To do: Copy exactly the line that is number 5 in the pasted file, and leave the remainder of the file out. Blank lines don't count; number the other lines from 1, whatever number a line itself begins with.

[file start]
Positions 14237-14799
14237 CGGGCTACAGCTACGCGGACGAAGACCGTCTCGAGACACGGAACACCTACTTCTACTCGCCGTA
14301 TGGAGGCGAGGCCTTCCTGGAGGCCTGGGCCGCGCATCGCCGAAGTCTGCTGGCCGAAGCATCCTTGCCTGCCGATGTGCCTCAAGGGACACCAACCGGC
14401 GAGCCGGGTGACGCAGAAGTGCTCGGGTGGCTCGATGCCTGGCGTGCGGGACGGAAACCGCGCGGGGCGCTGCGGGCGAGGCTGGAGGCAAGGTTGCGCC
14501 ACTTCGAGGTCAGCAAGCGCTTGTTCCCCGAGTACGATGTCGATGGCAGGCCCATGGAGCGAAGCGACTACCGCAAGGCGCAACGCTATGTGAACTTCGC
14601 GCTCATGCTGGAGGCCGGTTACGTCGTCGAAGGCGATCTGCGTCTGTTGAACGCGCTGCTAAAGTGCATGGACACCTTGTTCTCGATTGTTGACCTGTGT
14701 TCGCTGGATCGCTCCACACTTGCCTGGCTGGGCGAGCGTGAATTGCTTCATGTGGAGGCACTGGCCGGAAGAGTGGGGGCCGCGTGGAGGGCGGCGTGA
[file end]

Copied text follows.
14501 ACTTCGAGGTCAGCAAGCGCTTGTTCCCCGAGTACGATGTCGATGGCAGGCCCATGGAGCGAAGCGACTACCGCAAGGCGCAACGCTATGTGAACTTCGC